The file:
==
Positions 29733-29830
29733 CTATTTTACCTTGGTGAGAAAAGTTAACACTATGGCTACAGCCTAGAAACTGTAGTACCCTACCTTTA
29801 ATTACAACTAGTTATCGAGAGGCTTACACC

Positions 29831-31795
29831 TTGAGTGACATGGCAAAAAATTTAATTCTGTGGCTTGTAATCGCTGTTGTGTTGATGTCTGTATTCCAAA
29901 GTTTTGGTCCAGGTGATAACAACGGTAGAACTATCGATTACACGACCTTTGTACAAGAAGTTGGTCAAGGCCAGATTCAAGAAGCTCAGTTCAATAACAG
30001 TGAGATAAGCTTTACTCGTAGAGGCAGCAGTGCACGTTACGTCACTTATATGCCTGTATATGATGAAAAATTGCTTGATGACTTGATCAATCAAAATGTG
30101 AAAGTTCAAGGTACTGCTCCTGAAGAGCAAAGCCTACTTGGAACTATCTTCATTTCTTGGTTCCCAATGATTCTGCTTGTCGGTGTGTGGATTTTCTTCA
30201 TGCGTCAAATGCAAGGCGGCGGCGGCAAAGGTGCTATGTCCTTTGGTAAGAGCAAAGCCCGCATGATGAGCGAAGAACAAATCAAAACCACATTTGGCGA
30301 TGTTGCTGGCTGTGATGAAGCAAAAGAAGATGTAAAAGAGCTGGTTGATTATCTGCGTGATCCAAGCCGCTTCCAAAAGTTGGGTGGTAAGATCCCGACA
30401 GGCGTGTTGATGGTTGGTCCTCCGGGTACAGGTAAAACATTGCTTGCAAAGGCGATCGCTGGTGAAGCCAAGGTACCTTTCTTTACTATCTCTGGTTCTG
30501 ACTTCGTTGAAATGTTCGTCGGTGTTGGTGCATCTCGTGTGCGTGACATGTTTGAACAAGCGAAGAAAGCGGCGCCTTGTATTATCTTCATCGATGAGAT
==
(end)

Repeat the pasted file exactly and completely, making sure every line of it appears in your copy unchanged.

Positions 29733-29830
29733 CTATTTTACCTTGGTGAGAAAAGTTAACACTATGGCTACAGCCTAGAAACTGTAGTACCCTACCTTTA
29801 ATTACAACTAGTTATCGAGAGGCTTACACC

Positions 29831-31795
29831 TTGAGTGACATGGCAAAAAATTTAATTCTGTGGCTTGTAATCGCTGTTGTGTTGATGTCTGTATTCCAAA
29901 GTTTTGGTCCAGGTGATAACAACGGTAGAACTATCGATTACACGACCTTTGTACAAGAAGTTGGTCAAGGCCAGATTCAAGAAGCTCAGTTCAATAACAG
30001 TGAGATAAGCTTTACTCGTAGAGGCAGCAGTGCACGTTACGTCACTTATATGCCTGTATATGATGAAAAATTGCTTGATGACTTGATCAATCAAAATGTG
30101 AAAGTTCAAGGTACTGCTCCTGAAGAGCAAAGCCTACTTGGAACTATCTTCATTTCTTGGTTCCCAATGATTCTGCTTGTCGGTGTGTGGATTTTCTTCA
30201 TGCGTCAAATGCAAGGCGGCGGCGGCAAAGGTGCTATGTCCTTTGGTAAGAGCAAAGCCCGCATGATGAGCGAAGAACAAATCAAAACCACATTTGGCGA
30301 TGTTGCTGGCTGTGATGAAGCAAAAGAAGATGTAAAAGAGCTGGTTGATTATCTGCGTGATCCAAGCCGCTTCCAAAAGTTGGGTGGTAAGATCCCGACA
30401 GGCGTGTTGATGGTTGGTCCTCCGGGTACAGGTAAAACATTGCTTGCAAAGGCGATCGCTGGTGAAGCCAAGGTACCTTTCTTTACTATCTCTGGTTCTG
30501 ACTTCGTTGAAATGTTCGTCGGTGTTGGTGCATCTCGTGTGCGTGACATGTTTGAACAAGCGAAGAAAGCGGCGCCTTGTATTATCTTCATCGATGAGAT